There is a lot involved in bringing new technologies to market.
So let's imagine that Reed Richards sets out to cure cancer. That's a noble goal. What kind of cancer, though? There's over 200 different kinds, and while they all share similarities, they're all different from each other and require different treatments. So, let's say he picks one variety and develops a wonder drug that cures it. That'll be AWESOME for the world...in about 10 years. If he can devote enough money towards all the tasks that need to be completed for FDA approval (I'm not an expert, but it takes many, many trials on animals before any human trials, and human trials are long and expensive).
Taking that into account, how often do you think Reed gets distracted for a day (or week, or month) by needing to go save the city/world/universe/random child? What happens when this pops up and interferes with important deadlines and/or meetings needed to bring his cancer cure to market? You can be certain that intelligent foes (such as Doom) who wanted to oppose him would appropriately time their plots.
Or he could develop the cure(s) for cancer(s) and then give the completed cures to established drug companies, right? Well (tinfoil hat time) that might not go over so well with the drug companies - they'll make a lot less money in the future if they can't sell cancer treatments because there are cures. So those drugs might be found to have 'problems' that require more research before they can be submitted to the FDA. In the real world this isn't very likely (since drug companies would realize that they'd make bank off of the cure, as well as getting lots of good publicity), but in 616 Marvel, where there are conspiracies everywhere and supervillainy is a viable career choice it seems a lot more likely.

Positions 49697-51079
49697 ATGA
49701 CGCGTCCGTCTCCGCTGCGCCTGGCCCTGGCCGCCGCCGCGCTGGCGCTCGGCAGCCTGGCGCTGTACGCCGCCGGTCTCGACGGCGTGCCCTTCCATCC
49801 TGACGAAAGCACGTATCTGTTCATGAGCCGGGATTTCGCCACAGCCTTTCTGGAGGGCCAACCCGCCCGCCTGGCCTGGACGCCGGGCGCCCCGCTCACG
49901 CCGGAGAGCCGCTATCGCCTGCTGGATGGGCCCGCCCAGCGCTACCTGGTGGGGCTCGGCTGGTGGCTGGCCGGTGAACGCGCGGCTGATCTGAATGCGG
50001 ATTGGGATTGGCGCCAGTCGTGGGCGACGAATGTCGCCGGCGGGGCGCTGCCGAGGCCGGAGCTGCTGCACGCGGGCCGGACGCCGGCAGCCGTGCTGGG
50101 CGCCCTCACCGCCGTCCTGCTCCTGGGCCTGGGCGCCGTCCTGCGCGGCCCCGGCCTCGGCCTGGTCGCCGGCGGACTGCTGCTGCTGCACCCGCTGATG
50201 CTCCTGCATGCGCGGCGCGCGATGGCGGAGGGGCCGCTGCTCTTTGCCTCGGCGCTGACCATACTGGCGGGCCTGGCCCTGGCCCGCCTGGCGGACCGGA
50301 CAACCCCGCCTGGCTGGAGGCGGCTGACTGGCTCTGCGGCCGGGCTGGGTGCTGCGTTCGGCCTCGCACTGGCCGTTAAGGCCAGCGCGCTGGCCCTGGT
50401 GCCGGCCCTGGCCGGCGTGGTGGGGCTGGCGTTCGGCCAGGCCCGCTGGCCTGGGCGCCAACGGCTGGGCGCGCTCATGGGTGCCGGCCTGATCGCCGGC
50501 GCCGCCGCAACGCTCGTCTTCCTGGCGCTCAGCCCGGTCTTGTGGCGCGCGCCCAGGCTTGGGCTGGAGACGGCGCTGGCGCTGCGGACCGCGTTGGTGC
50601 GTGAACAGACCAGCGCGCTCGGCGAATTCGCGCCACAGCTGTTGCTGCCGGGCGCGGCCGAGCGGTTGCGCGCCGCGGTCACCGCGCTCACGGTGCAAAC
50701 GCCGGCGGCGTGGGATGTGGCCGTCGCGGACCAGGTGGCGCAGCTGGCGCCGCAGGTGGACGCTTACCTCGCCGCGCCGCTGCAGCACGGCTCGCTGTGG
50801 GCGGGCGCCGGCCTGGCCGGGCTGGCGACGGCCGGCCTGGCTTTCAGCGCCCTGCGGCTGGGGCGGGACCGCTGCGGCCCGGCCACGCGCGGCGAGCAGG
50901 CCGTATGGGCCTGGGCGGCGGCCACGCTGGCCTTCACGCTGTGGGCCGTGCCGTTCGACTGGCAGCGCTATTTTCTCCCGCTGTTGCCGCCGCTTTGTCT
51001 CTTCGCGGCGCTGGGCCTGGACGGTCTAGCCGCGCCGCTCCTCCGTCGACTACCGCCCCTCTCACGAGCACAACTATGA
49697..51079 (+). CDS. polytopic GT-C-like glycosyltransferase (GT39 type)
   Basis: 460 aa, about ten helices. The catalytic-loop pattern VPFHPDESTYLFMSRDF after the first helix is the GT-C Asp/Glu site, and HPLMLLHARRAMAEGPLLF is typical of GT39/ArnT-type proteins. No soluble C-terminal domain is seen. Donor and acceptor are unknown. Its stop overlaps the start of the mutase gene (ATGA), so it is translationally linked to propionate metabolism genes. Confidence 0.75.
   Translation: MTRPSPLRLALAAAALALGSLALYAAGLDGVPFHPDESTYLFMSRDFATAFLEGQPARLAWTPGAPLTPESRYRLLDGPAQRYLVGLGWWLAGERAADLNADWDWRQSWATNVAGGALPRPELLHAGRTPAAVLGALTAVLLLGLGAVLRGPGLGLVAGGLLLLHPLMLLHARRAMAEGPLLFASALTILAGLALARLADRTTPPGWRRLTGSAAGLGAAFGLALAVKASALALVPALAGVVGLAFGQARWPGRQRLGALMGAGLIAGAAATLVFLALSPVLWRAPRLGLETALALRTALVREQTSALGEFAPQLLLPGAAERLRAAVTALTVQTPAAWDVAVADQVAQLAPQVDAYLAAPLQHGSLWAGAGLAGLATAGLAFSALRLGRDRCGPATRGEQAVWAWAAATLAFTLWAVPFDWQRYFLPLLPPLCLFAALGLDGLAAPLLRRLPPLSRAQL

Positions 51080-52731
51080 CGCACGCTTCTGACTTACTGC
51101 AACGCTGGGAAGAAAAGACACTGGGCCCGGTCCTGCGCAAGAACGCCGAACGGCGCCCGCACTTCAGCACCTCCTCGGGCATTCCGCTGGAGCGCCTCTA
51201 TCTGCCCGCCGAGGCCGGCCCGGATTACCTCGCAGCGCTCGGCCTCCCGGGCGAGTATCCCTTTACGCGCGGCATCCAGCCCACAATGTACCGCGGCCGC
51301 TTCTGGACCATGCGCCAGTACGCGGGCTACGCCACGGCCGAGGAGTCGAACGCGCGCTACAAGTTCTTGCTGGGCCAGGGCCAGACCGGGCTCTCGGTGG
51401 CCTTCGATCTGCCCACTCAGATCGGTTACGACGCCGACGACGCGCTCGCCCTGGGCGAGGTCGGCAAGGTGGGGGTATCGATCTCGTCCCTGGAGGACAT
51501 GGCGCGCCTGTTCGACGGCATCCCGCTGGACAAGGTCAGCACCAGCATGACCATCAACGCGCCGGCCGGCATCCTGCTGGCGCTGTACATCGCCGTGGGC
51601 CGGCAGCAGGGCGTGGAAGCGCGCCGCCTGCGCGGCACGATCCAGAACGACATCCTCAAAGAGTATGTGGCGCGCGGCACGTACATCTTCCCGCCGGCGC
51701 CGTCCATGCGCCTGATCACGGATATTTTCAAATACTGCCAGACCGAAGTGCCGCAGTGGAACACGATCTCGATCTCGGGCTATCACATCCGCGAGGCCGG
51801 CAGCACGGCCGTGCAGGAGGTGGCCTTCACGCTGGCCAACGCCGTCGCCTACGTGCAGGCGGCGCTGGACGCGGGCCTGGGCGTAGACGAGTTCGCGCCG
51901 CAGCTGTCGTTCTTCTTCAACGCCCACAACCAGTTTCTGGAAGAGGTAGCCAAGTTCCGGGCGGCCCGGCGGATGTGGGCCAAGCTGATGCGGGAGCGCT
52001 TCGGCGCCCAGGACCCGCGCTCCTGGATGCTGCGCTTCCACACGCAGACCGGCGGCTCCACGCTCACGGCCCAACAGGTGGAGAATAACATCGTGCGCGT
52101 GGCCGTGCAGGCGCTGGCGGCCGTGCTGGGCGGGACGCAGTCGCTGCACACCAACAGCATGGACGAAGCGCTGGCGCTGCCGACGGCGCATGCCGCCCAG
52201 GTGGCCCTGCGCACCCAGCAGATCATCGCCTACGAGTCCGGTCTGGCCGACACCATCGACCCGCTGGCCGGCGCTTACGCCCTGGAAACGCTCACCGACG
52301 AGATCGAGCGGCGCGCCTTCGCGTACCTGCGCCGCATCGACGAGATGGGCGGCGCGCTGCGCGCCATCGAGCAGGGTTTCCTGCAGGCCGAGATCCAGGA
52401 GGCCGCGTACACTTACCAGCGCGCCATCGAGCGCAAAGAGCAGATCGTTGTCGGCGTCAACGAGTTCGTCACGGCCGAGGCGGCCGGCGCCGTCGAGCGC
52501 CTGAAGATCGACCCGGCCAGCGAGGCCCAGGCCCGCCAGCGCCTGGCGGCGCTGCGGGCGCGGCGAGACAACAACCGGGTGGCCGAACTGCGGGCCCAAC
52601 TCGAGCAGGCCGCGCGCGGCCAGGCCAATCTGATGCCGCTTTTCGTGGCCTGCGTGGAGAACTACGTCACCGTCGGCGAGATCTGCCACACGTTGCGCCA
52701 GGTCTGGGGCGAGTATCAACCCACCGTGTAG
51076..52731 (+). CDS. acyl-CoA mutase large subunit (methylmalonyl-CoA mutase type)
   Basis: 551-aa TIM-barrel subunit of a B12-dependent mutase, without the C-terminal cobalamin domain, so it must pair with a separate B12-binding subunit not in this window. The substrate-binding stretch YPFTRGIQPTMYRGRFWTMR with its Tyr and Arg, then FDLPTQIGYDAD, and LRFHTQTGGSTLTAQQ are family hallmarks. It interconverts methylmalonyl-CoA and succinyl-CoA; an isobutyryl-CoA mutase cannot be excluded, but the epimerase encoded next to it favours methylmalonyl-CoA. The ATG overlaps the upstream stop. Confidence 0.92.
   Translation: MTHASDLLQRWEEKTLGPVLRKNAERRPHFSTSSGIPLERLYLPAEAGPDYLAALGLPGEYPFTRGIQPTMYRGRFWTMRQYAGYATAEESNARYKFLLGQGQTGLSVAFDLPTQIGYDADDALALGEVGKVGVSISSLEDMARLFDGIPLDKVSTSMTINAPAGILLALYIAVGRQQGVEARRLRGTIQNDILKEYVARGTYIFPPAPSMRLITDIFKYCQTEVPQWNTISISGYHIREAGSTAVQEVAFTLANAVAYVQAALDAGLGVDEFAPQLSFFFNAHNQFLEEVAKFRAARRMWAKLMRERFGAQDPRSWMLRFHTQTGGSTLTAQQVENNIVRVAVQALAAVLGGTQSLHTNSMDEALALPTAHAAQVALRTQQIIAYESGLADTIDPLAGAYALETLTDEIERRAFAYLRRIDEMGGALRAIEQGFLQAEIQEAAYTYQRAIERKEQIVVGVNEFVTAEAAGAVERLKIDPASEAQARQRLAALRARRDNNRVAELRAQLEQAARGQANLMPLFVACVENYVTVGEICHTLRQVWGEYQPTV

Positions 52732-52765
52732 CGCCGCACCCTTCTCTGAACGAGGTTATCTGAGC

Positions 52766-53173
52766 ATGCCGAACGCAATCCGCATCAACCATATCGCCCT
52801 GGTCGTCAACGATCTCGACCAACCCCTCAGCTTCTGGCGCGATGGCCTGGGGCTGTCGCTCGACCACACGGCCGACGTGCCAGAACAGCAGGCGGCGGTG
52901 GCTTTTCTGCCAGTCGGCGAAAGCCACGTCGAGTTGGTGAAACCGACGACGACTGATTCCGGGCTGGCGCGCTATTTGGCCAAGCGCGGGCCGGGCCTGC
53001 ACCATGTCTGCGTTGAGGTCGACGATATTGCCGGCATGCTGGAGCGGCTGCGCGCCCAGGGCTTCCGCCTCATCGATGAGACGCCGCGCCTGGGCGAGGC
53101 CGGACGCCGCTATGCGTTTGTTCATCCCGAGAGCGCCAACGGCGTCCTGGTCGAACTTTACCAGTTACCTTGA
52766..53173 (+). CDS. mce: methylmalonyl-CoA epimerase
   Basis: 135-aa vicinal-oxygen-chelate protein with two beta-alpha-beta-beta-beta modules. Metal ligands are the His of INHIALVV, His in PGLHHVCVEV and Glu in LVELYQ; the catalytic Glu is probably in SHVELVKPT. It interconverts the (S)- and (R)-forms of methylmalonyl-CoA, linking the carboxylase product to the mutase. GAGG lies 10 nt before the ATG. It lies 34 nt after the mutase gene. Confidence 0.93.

So miracle drugs aren't really feasible. But that's fine, let's look at the other stuff we can fix!
I know, how about we create a new technology for powering cars, so they don't rely on fossil fuels?
This is much simpler than getting a new drug to market, since there's no regulatory body that will require huge amounts of testing and research. In fact, if you can produce a car that meets federal safety standards (which are fairly lax, and Tony or Reed could easily do) but doesn't need fuel, you can just start selling it.
This, of course, will meet with resistance from the existing energy industry. Again, in Marvel 616, this will likely take the form of supervillainous attacks and/or conspiracies. There's also likely to be push-back from other economic forces: existing manufacturers will greatly resent these no-doubt-popular vehicles torpedoing the sales of their expensive new models. These manufacturers have inroads into legislative bodies, which can pass laws and/or regulations that will 'incidentally' make your new cars illegal.
A similar argument can be made for any other wide-reaching technology, from agriculturally enhancing areas (you mean, destroying fragile desert ecosystems and deflating food prices? Why are you sending millions of American farmers to the poorhouse, Tony?) to providing cheap, renewable energy to the US and other, developing nations (you mean putting coal miners out of work and giving FUSION technology to TERRORIST COUNTRIES?).
For any development that can significantly help large numbers of people, you can be sure there's already one or more groups economically or politically vested in keeping the status quo. In the Marvel universe, this resistance will almost certainly take the form of a maniac in spandex taking pot shots at you.
Also, there's a personality angle to consider: every super-intelligent person in Marvel tends to have dozens or hundreds of ideas for new technologies. They have an irresistable urge to be constantly working on newer, better things. But spreading a technology to the masses takes time and consistent, constant effort. It's like the difference between sprinting and marathon running. Tony and Reed (and others, like Pym) are sprinters - they work explosively and make great strides in a relatively short time. But they'd make terrible marathon runners.